March of Maedhros The open lands to the north of the headwaters of the river Gelion, held by Maedhros and his brothers against attack on East Beleriand; also called the eastern March. 131-2, 147
Mardil Called the Faithful; the first Ruling Steward of Gondor. 369
Mar-nu-Falmar 'The Land under the Waves', name of N?menor after the Downfall. 347
Melian A Maia, who left Valinor and came to Middle-earth; afterwards the Queen of King Thingol in Doriath, about which she set a girdle of enchantment, the Girdle of Melian; mother of L?thien, and foremother of Elrond and Elros. 24-5, 57-8, 61, 103-6, 109, 110-1, 121, 130, 135, 144-5, 151-4, 158, 172, 176, 182, Chapter XIX passim, 229-30, Chapters XXI, XXII passim, 315, 322
Melkor The Quenya name for the great rebellious Vala, the beginning of evil, in his origin the mightiest of the Ainur; afterwards named Morgoth, Bauglir, the Dark Lord, the Enemy, etc. The meaning of Melkor was 'He who arises in Might'; the Sindarin form was Belegur, but it was never used, save in a deliberately altered form Belegurth 'Great Death'. Passim (after the rape of the Silmarils usually called Morgoth); see especially 4-5, 8, 25, 50, 51, 70-1, 90-2, 117, 251, 320
Men See especially 37-8, 74,119-21,167-70, 178, 319-20, 326-7; and see also Atani, Children of Il?vatar, Easterlings.
Menegroth 'The Thousand Caves', the hidden halls of Thingol and Melian on the river Esgalduin in Doriath; see especially 58, 106-8, 111-2, 125, 130, 134, 145, 155, 200, 203, 208, 217, 222-6, 229, 243-7, 252, 267, 269, 286-91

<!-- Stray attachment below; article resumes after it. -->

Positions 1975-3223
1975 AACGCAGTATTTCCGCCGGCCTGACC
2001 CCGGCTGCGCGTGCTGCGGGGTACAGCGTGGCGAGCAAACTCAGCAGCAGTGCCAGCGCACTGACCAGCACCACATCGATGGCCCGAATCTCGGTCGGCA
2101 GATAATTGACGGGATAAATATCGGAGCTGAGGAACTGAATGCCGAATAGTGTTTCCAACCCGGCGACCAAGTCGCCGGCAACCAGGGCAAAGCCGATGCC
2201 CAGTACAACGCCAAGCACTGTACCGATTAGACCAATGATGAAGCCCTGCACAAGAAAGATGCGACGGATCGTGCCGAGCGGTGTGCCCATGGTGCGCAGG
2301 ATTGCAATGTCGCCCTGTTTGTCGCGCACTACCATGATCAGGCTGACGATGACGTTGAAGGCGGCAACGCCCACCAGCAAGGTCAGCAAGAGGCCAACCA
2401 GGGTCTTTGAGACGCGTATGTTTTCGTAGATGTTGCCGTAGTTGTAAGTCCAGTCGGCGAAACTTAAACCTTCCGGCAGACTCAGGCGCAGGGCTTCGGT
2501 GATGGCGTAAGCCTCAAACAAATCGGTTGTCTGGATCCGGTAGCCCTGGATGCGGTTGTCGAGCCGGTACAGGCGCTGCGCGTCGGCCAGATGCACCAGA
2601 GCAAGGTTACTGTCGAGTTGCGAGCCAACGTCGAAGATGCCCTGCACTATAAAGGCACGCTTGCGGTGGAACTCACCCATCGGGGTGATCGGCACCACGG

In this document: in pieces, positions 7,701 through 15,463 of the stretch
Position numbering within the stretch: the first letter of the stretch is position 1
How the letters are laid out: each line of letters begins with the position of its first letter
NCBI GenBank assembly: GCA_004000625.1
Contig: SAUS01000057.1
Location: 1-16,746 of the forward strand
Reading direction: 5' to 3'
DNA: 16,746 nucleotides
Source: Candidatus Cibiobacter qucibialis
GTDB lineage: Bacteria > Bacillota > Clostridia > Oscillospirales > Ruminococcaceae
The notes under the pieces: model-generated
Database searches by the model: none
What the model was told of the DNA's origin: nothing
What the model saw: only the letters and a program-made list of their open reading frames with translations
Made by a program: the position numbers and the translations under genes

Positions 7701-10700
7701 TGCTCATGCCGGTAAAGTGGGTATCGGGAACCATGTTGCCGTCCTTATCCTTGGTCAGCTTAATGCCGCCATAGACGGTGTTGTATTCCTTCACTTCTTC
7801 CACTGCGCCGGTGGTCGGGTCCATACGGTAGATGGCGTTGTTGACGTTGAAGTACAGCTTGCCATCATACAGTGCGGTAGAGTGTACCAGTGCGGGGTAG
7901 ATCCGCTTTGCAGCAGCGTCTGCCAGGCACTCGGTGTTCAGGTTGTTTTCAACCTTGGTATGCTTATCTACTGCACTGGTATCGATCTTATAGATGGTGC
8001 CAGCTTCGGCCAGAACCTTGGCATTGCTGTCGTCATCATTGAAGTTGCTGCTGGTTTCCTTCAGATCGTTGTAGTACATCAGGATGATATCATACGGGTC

Meneldil Son of An?rion, King of Gondor. 368
Menelmacar 'Swordsman of the Sky', the constellation Orion. 48
Meneltarma 'Pillar of Heaven', the mountain in the midst of N?menor, upon whose summit was the Hallow of Eru Il?vatar. 322-4, 329, 332-3, 336, 343, 345, 348
Meres of Twilight See Aelin-uial.
Mereth Aderthad The 'Feast of Reuniting' held by Fingolfin near the Pools of Ivrin. 132-3
Mickleburg Translation of Belegost: 'great fortress'. 104
Middle-earth The lands to the east of the Great Sea; also called the Hither Lands, the Outer Lands, the Great Lands, and Endor. Passim.
M?m The Petty-dwarf, in whose house (Bar-en-Danwedh) on Amon R?dh T?rin dwelt with the outlaw band, and by whom their lair was betrayed to the Orcs; slain by H?rin in Nargothrond. 248-53, 284
Minas Anor 'Tower of the Sun' (also simply Anor), afterwards called Minas Tirith; the city of An?rion, at the feet of Mount Mindolluin. 361-2, 365-8, 377
Minas Ithil 'Tower of the Moon' afterwards called Minas Morgul; the city of Isildur, built on a shoulder of the Ephel D?ath. 361-2, 368
Minas Morgul 'Tower of Sorcery' (also simply Morgul), name of Minas Ithil after its capture by the Ringwraiths. 368-9, 377
Minastir See Tar-Minastir.
Minas Tirith (1) 'Tower of Watch', built by Finrod Felagund on Tol Sirion; see Tol-in-Gaurhoth. 142, 187-9, 251
Minas Tirith (2) Later name of Minas Anor. 297. Called the City of Gondor. 377
Mindeb A tributary of Sirion, between Dimbar and the Forest of Neldoreth. 144, 246
Mindolluin 'Towering Blue-head', the great mountain behind Minas Anor. 361, 377
Mindon Eldalieva 'Lofty Tower of the Eldali?', the tower of Ingw? in the city of Tirion; also simply the Mindon. 62,76,91,96,100